Features November 2014 Issue

The First Week with a New Puppy

If you have to leave your puppy alone for more than a couple of hours, heíll need a safe enclosure to keep him out of any danger (such as chewing electrical cords) and to keep him from practicing unwanted behaviors (like pottying on the rug or chewing the sofa).

The First Week with a New Puppy

A step-by-step primer on the first weeks with a new puppy.

Itís one of the best feelings in the whole world Ė those first few hours with your new puppy when everything is perfect and anything is possible. It doesnít take long, however, for that bubble to burst. It could be the very first day, when you step in that pile of puppy poo on your Persian carpet, or find deep puppy tooth gouges in your treasured pair of Jimmy Choo shoes. It might be that first night, when you pop your pup into his crate for the first time and crawl into your bed, only to be treated to a few pitiful whimpers, then a chorus of cries, and finally a non-stop serenade of screaming as your pup broadcasts to the world how lost and lonely he is.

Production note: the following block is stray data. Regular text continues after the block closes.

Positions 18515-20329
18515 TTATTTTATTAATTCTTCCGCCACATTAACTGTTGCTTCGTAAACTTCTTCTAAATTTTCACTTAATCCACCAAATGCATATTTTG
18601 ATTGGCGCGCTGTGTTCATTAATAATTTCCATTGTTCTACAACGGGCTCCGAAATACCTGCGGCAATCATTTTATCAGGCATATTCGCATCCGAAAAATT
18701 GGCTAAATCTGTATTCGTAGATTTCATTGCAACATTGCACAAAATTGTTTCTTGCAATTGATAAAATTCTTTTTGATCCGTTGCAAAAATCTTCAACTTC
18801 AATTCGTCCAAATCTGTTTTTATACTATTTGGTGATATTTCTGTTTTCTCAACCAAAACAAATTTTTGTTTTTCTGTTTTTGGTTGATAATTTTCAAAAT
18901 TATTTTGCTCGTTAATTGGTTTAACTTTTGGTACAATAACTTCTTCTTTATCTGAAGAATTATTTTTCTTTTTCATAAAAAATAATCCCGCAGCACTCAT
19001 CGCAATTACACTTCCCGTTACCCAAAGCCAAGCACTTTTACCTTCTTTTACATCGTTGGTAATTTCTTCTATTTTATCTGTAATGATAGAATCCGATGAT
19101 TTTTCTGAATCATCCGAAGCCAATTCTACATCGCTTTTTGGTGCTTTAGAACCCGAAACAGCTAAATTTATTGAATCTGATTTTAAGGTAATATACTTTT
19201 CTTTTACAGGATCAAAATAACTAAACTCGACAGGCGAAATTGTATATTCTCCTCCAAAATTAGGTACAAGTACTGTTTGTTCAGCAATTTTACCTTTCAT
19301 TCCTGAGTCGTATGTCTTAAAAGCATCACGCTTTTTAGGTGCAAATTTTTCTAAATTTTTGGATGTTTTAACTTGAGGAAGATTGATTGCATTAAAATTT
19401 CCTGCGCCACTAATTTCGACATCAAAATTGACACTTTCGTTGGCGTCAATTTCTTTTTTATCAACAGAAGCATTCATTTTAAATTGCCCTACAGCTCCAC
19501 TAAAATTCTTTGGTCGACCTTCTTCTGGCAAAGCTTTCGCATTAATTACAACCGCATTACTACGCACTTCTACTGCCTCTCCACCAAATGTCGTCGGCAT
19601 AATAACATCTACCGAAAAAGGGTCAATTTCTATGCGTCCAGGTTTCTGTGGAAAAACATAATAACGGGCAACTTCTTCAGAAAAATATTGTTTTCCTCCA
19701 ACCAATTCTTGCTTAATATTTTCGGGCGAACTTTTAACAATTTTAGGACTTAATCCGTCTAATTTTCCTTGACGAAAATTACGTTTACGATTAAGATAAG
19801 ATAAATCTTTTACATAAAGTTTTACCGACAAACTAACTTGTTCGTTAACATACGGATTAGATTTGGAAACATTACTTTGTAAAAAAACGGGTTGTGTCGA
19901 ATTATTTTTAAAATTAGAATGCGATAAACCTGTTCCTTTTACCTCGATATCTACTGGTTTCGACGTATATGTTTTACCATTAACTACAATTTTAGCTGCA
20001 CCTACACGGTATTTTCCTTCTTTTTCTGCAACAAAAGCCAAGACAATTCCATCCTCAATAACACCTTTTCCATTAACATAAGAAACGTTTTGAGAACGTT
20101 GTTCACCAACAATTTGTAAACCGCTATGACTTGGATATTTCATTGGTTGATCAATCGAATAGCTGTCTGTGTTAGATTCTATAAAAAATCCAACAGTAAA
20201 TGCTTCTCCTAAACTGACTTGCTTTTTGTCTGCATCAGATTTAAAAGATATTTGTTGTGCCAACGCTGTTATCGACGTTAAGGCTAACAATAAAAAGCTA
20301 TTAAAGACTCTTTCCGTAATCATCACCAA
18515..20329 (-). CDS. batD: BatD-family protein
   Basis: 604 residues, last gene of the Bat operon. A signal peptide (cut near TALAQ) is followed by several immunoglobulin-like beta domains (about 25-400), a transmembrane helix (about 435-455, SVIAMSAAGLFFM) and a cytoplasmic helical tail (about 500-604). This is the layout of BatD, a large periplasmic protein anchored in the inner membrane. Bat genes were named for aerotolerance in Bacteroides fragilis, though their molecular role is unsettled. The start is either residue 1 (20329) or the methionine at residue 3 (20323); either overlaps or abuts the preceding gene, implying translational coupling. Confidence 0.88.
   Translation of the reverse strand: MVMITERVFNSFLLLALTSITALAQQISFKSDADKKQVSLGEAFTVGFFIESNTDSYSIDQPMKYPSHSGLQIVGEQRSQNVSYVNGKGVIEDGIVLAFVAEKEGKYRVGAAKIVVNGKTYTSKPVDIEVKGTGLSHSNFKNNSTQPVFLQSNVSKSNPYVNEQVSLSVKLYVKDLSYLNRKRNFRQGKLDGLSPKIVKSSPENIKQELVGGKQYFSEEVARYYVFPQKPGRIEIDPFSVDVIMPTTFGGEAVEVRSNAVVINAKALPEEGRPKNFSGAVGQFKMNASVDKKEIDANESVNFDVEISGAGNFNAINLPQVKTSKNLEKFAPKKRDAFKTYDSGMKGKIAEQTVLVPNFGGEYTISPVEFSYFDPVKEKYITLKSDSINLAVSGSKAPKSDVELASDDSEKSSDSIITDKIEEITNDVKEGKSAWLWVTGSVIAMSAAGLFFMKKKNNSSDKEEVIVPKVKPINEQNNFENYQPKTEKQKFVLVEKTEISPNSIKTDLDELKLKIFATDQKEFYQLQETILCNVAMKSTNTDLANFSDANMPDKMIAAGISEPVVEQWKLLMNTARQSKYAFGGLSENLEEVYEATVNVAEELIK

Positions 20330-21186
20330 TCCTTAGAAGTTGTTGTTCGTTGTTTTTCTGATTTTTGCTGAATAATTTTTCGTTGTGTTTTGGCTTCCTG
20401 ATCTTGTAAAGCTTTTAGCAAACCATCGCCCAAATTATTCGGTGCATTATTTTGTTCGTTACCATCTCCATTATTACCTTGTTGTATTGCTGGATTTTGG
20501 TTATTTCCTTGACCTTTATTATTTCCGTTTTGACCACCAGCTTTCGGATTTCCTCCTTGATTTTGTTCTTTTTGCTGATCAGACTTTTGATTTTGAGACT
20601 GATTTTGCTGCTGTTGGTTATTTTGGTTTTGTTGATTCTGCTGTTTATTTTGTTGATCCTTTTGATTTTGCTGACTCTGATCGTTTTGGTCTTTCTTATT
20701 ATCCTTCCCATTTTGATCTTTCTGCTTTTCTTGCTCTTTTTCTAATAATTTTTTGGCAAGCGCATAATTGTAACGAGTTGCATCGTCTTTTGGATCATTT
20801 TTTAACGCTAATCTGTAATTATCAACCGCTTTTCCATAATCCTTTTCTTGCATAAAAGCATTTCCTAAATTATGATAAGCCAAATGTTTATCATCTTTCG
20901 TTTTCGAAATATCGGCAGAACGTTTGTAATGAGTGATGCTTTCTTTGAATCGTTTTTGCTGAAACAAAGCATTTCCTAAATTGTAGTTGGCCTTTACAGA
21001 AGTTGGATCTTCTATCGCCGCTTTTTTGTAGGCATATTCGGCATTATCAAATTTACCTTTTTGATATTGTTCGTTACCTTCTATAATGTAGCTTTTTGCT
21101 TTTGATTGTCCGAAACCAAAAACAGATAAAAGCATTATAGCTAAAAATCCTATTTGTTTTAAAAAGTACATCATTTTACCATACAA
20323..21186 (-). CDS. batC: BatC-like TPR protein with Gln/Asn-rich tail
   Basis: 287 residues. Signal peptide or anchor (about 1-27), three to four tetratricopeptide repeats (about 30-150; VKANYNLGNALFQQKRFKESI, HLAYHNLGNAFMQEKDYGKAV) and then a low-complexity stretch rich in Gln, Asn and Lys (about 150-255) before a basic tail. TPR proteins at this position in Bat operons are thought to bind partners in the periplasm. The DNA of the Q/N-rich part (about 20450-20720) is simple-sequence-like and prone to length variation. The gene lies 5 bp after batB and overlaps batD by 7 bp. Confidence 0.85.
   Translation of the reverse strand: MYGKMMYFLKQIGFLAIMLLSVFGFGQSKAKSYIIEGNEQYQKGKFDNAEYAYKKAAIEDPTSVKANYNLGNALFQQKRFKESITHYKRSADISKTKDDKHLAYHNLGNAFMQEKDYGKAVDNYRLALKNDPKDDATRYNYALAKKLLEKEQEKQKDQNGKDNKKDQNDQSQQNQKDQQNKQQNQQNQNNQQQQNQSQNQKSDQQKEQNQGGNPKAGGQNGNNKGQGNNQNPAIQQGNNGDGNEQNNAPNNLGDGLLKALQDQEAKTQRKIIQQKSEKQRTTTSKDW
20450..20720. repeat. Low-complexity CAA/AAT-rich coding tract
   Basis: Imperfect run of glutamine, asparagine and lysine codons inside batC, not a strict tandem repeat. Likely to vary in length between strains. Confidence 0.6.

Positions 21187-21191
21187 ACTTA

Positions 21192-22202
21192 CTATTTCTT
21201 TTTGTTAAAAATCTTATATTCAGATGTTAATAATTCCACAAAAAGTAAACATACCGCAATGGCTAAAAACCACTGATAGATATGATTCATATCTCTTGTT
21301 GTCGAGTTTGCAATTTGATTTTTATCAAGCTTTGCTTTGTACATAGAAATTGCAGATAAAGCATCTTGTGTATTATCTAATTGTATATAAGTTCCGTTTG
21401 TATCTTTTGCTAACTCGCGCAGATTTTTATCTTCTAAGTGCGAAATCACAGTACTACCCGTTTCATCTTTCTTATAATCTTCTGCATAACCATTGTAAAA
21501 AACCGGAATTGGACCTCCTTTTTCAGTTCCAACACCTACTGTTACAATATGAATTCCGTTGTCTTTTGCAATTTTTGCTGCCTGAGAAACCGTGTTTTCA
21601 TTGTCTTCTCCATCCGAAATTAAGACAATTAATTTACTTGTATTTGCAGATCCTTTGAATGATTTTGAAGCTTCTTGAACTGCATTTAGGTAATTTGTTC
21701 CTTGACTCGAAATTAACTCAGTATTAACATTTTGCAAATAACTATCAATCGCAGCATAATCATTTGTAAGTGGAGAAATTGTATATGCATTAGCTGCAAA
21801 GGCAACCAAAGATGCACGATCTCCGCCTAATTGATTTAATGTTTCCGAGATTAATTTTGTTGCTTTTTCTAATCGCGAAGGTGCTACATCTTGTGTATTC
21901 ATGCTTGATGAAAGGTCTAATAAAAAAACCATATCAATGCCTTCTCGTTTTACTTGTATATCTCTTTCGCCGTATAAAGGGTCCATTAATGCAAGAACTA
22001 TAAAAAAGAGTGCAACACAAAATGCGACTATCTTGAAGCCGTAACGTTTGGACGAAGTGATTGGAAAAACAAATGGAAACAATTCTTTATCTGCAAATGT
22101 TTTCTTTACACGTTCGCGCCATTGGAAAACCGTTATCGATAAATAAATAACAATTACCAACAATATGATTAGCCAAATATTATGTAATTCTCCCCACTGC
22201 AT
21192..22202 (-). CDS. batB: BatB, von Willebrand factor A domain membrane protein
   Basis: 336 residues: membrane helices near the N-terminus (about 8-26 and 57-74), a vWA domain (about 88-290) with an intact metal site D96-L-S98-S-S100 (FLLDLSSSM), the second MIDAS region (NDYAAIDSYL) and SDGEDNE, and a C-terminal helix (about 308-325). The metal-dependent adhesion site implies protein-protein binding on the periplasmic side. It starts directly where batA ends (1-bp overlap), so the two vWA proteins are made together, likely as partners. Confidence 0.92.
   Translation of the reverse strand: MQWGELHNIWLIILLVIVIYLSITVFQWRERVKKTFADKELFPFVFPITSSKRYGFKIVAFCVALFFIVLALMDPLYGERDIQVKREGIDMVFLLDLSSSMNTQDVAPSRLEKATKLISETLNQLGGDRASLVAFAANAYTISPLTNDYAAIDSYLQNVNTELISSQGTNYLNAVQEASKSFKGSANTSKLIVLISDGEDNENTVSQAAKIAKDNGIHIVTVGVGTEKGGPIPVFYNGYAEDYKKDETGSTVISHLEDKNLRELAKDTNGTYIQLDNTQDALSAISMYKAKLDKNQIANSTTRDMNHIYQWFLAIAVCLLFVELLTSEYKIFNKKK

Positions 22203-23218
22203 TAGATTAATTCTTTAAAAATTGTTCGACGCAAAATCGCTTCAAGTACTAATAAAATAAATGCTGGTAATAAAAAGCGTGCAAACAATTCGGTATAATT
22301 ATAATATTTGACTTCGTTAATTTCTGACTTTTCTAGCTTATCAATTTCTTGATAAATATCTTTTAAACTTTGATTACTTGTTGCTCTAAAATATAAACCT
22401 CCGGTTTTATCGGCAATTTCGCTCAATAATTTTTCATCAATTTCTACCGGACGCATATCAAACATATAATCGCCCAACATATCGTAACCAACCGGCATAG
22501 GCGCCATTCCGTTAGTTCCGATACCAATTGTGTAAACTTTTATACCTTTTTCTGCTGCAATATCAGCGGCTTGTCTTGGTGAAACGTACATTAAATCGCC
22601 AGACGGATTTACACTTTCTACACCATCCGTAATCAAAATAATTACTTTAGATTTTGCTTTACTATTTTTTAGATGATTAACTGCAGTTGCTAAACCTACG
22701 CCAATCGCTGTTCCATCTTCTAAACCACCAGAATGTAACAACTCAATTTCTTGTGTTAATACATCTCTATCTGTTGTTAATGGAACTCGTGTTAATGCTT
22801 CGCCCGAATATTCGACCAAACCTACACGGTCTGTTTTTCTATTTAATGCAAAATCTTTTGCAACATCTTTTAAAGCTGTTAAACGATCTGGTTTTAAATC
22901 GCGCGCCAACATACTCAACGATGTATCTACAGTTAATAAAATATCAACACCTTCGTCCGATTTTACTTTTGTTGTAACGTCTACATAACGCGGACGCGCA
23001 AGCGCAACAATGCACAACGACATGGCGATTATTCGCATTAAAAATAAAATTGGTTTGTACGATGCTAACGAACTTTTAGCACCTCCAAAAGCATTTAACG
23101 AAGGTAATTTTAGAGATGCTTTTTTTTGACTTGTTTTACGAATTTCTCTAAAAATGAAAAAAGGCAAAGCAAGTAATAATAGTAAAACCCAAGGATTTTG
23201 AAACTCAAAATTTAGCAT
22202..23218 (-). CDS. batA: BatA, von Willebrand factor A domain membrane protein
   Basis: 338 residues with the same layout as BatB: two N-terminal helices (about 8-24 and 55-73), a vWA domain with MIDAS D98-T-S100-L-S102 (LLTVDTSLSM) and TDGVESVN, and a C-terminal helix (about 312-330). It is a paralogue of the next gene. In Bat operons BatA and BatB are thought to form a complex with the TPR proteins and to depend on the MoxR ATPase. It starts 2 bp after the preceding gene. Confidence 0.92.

To continue reading this article you must be a paid subscriber.

Subscribe today and save 72%. It's like getting 8 months FREE!

Here's what you'll get:

  • Immediate access to this article.
  • Access to more than 1,000 Whole Dog Journal articles like this.
  • Each, new monthly issue delivered to you.
  • Recommendations of the best dog food for your dog.
  • The most effective positive dog training methods.
  • Help understanding when your dog is bored, anxious, tired, or hungry. You won't believe some of the signs!
  • The healthiest and most effective homeopathic and mainstream remedies, diets, and medicines.

Your satisfaction to The Whole Dog Journal is guaranteed. Subscribe today to see why hundreds of thousands of dog owners trust us as the #1 source of canine information.

 

Subscriber Log In

Forgot your password? Click Here.
Already subscribed but haven't registered for all the benefits of the website? Click here.